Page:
Trademarks Are Not Monopolies

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Trademarks are brand names or logos that identify the producers of products or services in the marketplace, so that customers can find what they are looking for.

Smithfield's Chicken 'N Bar-B-QYou may prefer the taste of 7 Up soda to Sprite soda, and the trademarks allow you to find what you want.  Trademark law prevents your competitors from using a name or logo that would confuse customers to buy their product or service instead of yours.

But a trademark is not a monopoly.  A trademark is used in connection with a specific good or service, and different companies can use similar marks in connection with different goods or services.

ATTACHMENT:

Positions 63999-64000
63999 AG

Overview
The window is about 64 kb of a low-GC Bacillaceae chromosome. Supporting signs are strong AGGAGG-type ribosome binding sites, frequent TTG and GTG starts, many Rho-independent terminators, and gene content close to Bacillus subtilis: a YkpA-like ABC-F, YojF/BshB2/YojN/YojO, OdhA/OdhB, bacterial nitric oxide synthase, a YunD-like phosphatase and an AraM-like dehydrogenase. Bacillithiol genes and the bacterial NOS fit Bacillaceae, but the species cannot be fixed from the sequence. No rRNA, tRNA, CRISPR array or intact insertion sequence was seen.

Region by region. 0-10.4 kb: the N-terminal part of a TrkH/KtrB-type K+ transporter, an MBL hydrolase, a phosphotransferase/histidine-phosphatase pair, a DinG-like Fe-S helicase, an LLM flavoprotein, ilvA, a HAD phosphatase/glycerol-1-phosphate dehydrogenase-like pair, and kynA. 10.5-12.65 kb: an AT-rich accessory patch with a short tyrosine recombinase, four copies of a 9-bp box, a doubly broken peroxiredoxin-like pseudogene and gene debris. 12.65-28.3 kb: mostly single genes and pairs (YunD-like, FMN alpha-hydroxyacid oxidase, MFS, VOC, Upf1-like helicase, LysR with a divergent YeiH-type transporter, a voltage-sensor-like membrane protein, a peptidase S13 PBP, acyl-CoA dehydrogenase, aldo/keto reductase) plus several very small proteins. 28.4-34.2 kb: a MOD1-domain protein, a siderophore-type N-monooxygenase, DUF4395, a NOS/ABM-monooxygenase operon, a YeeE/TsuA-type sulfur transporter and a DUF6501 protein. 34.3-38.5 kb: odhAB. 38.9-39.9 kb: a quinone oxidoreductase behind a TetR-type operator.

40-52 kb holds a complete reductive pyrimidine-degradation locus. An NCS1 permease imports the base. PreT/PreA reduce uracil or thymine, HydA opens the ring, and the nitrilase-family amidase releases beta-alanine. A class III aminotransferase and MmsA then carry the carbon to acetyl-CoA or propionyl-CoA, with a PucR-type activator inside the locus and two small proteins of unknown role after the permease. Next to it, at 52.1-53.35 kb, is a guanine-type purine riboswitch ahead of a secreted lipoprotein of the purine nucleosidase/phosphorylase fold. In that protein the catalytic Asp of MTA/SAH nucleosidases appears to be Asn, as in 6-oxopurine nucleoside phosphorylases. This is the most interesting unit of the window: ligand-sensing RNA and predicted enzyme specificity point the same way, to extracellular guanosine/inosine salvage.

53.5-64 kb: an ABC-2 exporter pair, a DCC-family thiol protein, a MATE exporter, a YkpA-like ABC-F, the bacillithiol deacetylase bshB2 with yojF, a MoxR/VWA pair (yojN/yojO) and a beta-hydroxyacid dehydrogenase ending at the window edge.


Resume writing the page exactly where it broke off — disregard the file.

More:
I’m fond of telling my trademark clients that Domino sugar is allowed to co-exist in the marketplace with Domino’s pizza.  I believe my updated example will be Smithfield meats and Smithfield’s Chicken ‘N Bar-B-Q restaurants (It’s not us, it’s them).

Topics:  Logos, Monopolization, Trademarks

Published In: Intellectual Property Updates

DISCLAIMER: Because of the generality of this update, the information provided herein may not be applicable in all situations and should not be acted upon without specific legal advice based on particular situations.

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